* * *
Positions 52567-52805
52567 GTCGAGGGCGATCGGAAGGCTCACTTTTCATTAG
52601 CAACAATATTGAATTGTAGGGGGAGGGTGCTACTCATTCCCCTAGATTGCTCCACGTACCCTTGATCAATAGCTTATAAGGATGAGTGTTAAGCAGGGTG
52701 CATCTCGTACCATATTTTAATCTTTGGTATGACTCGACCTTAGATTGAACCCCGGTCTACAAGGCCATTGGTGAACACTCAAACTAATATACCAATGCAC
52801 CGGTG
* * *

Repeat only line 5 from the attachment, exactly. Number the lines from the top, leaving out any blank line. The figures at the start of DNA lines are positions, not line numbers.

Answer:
52801 CGGTG